Laboratory evaluation of diatomaceous earth deposits mined from several locations in central and southeastern Europe as potential protectants against coleopteran grain pests
AuthorAthanassiou, C. G.; Kavallieratos, N. G.; Vayias, B. J.; Tomanovic, Z.; Petrovic, A.; Rozman, V.; Adler, C.; Korunic, Z.; Milovanovic, D.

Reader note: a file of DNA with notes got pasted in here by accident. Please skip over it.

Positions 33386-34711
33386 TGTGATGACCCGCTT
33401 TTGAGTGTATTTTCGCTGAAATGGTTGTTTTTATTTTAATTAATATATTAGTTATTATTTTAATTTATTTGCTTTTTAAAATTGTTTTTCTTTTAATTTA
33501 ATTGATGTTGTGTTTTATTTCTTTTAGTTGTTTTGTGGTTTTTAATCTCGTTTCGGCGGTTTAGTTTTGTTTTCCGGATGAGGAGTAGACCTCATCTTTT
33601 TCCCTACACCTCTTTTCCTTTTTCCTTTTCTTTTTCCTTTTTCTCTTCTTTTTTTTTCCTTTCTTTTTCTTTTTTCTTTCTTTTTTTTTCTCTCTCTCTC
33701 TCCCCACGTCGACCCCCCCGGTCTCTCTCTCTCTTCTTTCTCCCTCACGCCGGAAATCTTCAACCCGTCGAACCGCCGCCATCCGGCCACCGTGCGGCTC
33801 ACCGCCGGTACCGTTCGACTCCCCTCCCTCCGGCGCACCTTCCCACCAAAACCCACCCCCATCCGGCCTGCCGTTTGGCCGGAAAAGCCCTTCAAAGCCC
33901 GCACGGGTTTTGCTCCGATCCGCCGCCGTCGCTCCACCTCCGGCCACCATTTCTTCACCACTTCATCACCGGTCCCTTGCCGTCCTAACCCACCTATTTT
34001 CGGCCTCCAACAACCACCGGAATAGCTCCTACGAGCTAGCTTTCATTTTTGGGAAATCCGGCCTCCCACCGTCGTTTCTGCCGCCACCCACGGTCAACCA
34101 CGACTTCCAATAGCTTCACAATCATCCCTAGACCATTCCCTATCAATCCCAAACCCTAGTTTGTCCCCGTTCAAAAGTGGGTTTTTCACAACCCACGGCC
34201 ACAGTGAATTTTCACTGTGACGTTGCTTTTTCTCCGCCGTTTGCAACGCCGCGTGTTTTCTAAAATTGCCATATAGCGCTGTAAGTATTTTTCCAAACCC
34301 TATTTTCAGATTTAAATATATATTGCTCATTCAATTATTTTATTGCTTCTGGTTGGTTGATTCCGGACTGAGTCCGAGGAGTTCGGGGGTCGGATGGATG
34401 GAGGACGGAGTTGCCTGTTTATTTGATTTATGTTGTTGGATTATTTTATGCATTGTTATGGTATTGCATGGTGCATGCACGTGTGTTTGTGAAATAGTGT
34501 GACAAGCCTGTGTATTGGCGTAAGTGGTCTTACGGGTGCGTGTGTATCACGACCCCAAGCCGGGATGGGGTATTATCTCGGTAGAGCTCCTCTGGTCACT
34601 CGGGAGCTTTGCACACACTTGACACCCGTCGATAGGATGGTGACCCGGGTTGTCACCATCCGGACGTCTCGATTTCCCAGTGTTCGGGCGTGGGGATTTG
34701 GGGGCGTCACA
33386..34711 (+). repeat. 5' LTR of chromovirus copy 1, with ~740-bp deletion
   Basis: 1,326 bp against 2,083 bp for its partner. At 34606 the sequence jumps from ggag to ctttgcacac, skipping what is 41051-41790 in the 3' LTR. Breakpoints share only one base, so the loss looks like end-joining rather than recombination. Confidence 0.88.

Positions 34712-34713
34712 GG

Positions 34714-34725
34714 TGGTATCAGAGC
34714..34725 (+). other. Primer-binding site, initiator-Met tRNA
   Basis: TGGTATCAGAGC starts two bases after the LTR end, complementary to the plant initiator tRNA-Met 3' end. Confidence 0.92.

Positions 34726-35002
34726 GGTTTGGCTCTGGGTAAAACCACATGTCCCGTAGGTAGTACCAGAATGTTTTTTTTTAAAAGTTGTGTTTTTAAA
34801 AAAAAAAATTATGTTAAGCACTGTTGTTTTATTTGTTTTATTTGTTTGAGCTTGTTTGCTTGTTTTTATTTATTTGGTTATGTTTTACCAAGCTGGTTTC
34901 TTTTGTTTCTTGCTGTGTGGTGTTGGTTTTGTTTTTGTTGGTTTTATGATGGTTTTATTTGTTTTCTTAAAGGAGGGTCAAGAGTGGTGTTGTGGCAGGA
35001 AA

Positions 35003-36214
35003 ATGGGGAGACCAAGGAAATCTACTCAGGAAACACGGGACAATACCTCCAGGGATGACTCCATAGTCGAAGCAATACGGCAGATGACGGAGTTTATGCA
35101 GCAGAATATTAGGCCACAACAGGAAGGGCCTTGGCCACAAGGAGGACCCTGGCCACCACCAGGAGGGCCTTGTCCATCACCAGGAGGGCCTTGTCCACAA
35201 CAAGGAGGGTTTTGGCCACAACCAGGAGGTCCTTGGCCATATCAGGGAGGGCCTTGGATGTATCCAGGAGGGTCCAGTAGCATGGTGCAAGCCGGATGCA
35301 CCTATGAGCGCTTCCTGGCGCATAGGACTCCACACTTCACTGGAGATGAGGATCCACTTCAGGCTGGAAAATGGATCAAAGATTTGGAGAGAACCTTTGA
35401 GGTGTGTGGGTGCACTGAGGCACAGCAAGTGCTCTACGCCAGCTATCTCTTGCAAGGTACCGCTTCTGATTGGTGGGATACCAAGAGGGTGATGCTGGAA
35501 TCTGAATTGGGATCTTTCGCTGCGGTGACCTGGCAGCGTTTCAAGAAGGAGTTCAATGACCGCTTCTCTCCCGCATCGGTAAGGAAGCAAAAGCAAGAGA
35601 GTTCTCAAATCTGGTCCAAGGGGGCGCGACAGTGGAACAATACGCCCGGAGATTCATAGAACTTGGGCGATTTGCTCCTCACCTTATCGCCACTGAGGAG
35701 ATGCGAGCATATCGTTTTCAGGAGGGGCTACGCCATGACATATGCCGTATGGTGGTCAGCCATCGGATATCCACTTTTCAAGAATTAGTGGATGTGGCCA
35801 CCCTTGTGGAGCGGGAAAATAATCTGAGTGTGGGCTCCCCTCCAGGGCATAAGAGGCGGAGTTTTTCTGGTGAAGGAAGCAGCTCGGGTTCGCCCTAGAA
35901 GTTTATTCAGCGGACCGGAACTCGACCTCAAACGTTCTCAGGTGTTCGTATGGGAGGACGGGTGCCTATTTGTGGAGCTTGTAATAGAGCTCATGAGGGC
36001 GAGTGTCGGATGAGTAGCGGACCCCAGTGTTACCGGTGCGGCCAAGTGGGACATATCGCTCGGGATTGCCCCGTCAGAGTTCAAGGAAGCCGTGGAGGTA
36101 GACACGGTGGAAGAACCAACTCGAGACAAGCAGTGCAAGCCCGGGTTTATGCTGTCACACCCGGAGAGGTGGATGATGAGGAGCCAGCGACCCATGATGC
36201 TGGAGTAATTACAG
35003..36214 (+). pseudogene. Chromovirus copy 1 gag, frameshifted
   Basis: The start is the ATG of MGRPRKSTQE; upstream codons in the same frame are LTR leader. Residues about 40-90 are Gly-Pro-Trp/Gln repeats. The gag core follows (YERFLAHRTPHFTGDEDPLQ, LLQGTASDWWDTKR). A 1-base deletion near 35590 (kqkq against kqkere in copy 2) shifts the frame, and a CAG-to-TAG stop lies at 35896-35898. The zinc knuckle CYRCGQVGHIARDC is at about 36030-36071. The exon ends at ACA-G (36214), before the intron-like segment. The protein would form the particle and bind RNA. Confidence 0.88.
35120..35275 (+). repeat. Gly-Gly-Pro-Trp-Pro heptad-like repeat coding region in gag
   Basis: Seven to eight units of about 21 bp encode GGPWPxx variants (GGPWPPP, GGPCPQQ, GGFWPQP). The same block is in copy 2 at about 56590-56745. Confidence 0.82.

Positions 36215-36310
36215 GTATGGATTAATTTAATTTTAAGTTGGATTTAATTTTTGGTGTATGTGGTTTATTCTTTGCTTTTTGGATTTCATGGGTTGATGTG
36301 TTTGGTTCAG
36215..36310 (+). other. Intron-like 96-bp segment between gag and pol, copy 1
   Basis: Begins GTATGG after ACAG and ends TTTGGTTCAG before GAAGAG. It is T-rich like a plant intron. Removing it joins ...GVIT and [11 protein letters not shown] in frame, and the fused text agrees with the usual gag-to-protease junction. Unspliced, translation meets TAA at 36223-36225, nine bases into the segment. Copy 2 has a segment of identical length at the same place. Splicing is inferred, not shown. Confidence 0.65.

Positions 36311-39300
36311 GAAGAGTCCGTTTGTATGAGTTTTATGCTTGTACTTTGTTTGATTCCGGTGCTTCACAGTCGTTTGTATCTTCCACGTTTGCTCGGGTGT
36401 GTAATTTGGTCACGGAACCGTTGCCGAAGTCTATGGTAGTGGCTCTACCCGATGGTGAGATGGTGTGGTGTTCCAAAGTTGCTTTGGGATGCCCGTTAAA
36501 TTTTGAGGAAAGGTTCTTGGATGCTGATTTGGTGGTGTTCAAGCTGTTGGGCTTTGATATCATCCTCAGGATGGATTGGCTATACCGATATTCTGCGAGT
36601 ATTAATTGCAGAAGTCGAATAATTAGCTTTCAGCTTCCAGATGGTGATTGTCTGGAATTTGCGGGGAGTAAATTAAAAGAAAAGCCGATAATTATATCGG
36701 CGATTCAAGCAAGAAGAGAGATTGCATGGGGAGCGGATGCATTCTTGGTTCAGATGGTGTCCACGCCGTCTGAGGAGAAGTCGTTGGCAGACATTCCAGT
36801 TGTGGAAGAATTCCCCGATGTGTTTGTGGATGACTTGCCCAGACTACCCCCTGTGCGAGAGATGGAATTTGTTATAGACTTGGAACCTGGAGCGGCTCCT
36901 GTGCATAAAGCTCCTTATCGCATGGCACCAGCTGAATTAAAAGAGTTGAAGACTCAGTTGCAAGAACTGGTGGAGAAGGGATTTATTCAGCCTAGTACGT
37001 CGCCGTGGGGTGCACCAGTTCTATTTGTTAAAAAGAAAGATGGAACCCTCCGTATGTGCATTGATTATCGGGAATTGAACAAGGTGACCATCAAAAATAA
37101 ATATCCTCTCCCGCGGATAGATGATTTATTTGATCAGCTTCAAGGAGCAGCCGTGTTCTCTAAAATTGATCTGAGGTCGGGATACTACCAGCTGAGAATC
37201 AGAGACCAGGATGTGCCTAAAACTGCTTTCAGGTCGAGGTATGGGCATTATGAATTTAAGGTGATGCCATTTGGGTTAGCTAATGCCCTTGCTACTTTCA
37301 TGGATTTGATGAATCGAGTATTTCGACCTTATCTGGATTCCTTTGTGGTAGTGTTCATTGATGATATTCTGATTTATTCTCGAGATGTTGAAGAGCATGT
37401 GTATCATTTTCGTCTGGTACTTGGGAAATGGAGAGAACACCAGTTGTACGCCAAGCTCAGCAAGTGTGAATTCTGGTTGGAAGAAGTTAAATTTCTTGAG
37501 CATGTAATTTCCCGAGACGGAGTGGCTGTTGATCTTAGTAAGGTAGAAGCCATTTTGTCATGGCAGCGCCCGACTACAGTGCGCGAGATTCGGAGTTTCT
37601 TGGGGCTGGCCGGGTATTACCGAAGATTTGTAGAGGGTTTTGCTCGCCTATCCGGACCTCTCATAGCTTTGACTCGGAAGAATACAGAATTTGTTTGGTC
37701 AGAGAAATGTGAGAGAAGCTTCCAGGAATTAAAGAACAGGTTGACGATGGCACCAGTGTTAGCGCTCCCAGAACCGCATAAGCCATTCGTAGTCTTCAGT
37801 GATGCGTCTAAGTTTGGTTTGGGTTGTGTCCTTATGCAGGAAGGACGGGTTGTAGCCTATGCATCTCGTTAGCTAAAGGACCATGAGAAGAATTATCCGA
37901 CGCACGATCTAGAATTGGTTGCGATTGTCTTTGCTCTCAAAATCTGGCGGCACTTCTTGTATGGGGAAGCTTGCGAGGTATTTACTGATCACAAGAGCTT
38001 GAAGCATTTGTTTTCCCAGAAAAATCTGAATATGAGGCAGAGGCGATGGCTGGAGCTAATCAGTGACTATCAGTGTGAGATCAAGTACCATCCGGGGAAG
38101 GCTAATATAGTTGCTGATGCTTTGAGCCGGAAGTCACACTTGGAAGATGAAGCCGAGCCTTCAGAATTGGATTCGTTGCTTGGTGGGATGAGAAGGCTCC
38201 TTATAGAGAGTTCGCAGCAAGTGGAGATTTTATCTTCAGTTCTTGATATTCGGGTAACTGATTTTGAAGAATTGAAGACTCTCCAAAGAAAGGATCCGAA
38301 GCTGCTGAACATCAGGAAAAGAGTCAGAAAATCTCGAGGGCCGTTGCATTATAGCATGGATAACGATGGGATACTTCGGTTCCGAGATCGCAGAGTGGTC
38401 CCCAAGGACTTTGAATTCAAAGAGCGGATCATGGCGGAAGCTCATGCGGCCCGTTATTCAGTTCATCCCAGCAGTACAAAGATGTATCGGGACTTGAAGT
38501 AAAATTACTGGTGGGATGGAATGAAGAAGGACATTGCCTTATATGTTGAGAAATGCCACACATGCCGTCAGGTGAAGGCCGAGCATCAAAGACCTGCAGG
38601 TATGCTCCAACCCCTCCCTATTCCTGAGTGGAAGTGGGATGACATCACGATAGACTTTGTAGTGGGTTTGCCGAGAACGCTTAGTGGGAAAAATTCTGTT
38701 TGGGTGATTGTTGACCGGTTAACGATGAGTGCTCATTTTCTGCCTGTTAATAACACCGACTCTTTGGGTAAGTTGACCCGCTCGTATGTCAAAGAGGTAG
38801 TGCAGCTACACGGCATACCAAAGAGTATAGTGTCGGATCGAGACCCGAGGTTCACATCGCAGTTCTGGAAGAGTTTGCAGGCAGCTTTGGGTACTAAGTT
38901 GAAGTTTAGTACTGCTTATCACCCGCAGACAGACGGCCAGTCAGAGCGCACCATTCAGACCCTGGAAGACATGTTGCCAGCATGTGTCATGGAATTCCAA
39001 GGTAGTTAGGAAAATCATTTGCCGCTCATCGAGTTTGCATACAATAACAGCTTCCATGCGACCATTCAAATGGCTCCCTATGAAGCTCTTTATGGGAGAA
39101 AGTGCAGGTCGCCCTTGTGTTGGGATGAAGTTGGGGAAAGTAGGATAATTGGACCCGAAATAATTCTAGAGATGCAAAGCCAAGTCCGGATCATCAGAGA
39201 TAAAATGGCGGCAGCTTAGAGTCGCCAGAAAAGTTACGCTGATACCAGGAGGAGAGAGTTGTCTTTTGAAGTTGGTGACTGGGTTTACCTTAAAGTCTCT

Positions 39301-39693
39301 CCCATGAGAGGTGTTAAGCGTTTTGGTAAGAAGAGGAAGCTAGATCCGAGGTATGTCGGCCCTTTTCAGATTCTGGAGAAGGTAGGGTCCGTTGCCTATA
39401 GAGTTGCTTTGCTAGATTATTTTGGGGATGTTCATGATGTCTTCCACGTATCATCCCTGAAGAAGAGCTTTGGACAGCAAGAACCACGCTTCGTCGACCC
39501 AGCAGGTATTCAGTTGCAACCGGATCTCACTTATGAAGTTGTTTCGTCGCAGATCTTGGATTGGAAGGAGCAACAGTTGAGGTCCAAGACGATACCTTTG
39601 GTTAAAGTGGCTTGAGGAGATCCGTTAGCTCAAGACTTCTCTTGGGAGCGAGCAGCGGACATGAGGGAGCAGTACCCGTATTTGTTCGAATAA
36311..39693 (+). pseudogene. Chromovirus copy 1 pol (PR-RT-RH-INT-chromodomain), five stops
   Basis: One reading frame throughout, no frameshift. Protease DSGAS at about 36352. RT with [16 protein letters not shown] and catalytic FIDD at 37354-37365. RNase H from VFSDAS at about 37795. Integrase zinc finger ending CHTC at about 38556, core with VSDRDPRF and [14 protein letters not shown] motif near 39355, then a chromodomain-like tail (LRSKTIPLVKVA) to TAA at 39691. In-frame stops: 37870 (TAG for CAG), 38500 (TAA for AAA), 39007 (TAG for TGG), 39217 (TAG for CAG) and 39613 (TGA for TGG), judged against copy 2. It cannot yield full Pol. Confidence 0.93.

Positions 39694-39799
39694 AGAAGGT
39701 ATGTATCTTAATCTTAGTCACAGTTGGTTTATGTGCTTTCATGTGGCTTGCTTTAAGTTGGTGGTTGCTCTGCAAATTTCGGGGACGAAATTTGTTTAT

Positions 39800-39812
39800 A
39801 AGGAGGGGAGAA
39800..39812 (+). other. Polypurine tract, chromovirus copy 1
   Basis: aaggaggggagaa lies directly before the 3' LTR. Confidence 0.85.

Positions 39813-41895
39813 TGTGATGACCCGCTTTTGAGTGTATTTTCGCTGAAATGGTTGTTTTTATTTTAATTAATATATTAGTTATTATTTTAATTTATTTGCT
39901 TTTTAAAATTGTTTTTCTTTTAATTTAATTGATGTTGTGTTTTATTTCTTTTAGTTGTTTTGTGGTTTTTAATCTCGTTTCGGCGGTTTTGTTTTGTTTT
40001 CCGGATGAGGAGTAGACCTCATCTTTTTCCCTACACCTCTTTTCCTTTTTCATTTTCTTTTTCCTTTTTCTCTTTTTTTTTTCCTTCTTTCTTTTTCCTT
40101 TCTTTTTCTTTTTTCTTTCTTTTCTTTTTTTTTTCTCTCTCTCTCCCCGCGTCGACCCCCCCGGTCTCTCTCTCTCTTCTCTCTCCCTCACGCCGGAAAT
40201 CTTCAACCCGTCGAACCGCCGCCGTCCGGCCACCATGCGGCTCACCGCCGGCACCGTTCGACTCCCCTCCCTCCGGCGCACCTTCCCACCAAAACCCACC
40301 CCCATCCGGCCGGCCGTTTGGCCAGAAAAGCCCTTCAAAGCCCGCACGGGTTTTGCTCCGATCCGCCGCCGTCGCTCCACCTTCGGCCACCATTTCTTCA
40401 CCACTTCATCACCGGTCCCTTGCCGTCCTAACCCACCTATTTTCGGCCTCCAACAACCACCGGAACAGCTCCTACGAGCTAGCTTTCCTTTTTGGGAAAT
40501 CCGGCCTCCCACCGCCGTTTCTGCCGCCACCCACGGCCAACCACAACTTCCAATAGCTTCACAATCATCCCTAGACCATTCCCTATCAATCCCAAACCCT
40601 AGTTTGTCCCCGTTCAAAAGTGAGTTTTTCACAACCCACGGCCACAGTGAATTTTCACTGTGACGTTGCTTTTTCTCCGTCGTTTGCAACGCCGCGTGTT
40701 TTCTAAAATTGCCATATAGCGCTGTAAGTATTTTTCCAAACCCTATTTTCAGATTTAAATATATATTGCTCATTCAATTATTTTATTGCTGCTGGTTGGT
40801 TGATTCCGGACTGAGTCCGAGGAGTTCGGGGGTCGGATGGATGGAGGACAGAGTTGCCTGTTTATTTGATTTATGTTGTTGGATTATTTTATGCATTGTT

Diatomaceous earth (DE) deposits from regions of central and southeastern Europe were evaluated for their insecticidal efficacy against Sitophilus oryzae (L.) (Coleoptera: Curculionidae), Rhyzopertha dominica (F.) (Coleoptera: Bostrychidae) and Tribolium confusum Jacquelin du Val (Coleoptera: Tenebrionidae) in comparison with the commercially available DE formulation SilicoSec. The effects of temperature, RH, grain commodity (wheat, barley, maize, rice), application method (spraying vs. dusting) were evaluated. FYROM, a DE from the Former Yugoslavian Republic of Macedonia, was the most effective of the DE deposits for grain treatment, whereas the least effective was from Greece (named Crete). However, for surface treatment, Slovenia was the most effective followed by Elassona 1 and Begora. Increase of temperature increased DE efficacy, while the reverse was noted with the increase of RH. Furthermore, the DEs were more effective in barley or wheat than in maize or rice. Neither the mined DEs nor SilicoSec were able to suppress progeny production of the tested species after previous exposure on the treated commodities. Generally, dust application of DEs was more efficacious than spraying against S. oryzae and T confusum. However, spraying of wheat significantly reduced the bulk density (test weight) compared to dusting. For surface treatment, after 1 d of exposure, Slovenia was the most effective of the mined DEs followed by Elassona 1 and Begora, whereas after 6 d of exposure the mortality was almost complete (> 99%) with all three DEs. More than 6 d of exposure were required for an effective control of T confusum adults with the remainder of the mined DEs. (c) 2010 Elsevier Ltd. All rights reserved.